On January 4, 2015, Yang was detained by officials from the Central Commission for Discipline Inspection, the Party's internal anti-graft agency, on "suspected serious violations of displinary and law".[9] His wife and deputy chief of staff was also reported to have been detained on the same day.[10] Yang was chairing a "democratic life meeting" when he was informed by an assistant that his presence was immediately required at the provincial party headquarters. Yang promptly adjourned the meeting and made his way there.[10] According to a Jiangsu party disciplinary official, upon realizing he was being apprehended by party disciplinary personnel, Yang attempted to kill himself by jumping out of a window at the provincial party headquarters but was ultimately restrained from doing so.[11]

Explusion from party

Following an investigation by the Central Commission for Discipline Inspection, on July 31, 2015, Yang was expelled from the Communist Party of China. In an official statement, the CCDI accused Yang of "gravely violating organizational discipline, hiding personal information [from the authorities], accepting cash gifts, seeking gain for others using the convenience of his office [...] violating the Eight-point Regulation, frequenting high-end hotels and private clubs, accepting banquet invitations from others; using the convenience of his office to seek promotion or further business interests of others, and taking huge bribes." Of these offenses cited, most were merely violations of party discipline; however, bribery constituted a crime. Yang's case was forwarded to judicial authorities for prosecution.[12]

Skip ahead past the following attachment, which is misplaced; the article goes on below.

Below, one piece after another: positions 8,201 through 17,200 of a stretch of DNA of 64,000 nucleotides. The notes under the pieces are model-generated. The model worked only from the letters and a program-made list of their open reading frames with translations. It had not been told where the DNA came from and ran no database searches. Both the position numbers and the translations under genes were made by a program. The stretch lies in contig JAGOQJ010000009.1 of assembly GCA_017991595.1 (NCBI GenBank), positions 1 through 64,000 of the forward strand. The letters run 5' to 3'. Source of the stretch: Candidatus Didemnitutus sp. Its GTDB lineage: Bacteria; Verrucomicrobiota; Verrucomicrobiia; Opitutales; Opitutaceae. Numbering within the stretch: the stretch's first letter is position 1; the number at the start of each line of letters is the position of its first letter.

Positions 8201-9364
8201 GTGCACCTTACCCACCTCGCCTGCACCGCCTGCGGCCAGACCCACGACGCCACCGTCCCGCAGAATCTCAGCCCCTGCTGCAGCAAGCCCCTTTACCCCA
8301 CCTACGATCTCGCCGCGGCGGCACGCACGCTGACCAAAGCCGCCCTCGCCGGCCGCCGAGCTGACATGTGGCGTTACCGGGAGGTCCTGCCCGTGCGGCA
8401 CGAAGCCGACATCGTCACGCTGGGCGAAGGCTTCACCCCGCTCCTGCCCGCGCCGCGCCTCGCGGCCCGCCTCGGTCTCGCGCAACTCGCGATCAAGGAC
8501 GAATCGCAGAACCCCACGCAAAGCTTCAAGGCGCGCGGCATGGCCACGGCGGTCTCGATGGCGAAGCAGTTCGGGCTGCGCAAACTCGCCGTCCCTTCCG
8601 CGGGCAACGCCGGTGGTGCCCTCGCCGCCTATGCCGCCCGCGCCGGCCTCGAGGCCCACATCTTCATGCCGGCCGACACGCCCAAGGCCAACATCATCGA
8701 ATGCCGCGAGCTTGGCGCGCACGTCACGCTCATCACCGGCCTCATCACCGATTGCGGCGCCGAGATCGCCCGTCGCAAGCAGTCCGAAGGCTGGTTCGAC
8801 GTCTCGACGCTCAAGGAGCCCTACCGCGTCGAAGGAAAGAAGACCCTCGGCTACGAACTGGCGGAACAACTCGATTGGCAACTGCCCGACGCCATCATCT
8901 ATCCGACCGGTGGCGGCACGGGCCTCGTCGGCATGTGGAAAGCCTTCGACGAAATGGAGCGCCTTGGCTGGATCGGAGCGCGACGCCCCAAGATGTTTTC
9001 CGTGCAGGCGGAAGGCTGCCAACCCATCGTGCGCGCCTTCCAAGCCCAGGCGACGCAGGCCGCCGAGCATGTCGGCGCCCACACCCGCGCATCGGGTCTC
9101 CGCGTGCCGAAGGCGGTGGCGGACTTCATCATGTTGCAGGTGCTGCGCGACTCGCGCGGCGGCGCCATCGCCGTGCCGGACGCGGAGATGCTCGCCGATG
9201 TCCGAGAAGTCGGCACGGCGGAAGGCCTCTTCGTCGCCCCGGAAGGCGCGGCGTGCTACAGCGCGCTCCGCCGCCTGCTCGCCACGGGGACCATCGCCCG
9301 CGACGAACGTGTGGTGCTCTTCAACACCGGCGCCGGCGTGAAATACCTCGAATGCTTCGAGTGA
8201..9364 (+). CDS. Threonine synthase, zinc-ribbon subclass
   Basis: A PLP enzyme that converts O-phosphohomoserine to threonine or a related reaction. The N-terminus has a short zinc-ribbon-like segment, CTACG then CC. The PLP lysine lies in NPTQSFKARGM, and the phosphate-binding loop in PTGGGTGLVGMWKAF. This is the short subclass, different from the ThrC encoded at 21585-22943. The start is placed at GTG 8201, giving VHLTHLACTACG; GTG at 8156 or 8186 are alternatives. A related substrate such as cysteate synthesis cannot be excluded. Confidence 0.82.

On December 14, 2016, Yang Weize was sentenced for 12 years and 6 months in prison, having been convicted on charges of bribery by the Ningbo People's Intermediate Court. Two million yuan of personal assets were seized, and all of his earnings deemed to have come from corrupt sources were confiscated by the national treasury. The total value of bribes recorded by the court was 16.43 million yuan.[13]

References

  1. ^ "南京落马书记杨卫泽往事:霸占收藏机构瓷花瓶". Sohu. January 12, 2015. Retrieved January 12, 2015. 杨卫泽祖籍常州,但却出生于南通一个乡镇并在那里长大……(Yang Weize's ancestral home is Changzhou, but he was born and raised in a town of Nantong...) 
  2. ^ Zuo, Mandy (January 5, 2015). "State media speculate on detention of Nanjing Communist Party boss in corruption probe". South China Morning Times. 
  3. ^ a b "攀附周永康做靠山 在工程建设中为亲属谋利 与搭档市长内斗 在传言中落马的市委书记" (in Chinese). 北京青年报. 2015-01-06. 
  4. ^ "南京市委书记杨卫泽开年被查 曾有实名举报". Caixin. 2015-01-05. 
  5. ^ "杨卫泽访问以色列 "南京日"活动成功举行". People.cn. Retrieved 2012-06-07. 
  6. ^ "China to go cheap on 2014 Youth Olympics". Reuters. August 31, 2012. 
  7. ^ a b c d e f "杨卫泽曾在民主生活会中3次打回季建业自我批评". The Beijing News. January 8, 2014. 
  8. ^ Original quote in Chinese: "开除季建业就像一台切除肿瘤的手术,虽然会疼,但最终会使身体康复。". Retrieved from The Beijing News, the quote was attributed to The Guardian.
  9. ^ "江苏省委常委、南京市委书记杨卫泽涉嫌严重违纪违法接受组织调查". Central Commission for Discipline Inspection. Retrieved 2015-01-04. 
  10. ^ a b "杨卫泽被带走细节:会中被通知去省委 妻子秘书均被查". China Daily. January 5, 2014. 
  11. ^ "杨卫泽被中纪委带走前曾跑向窗户欲跳楼被摁住". Sina. January 26, 2015. 
  12. ^ "南京市委原书记杨卫泽、云南原副书记仇和被双开". Chinanews. July 31, 2015. 
  13. ^ "受贿1643万余元 南京市委原书记杨卫泽获刑12年半". Netease. 2016-12-15. Retrieved 2016-12-15. 
Party political offices
Preceded by
Zhu Shanlu
Communist Party Secretary of Nanjing
2011–2015
Succeeded by
Huang Lixin
Preceded by
Wang Rong
Communist Party Secretary of Wuxi
2004–2011
Succeeded by
Mao Xiaoping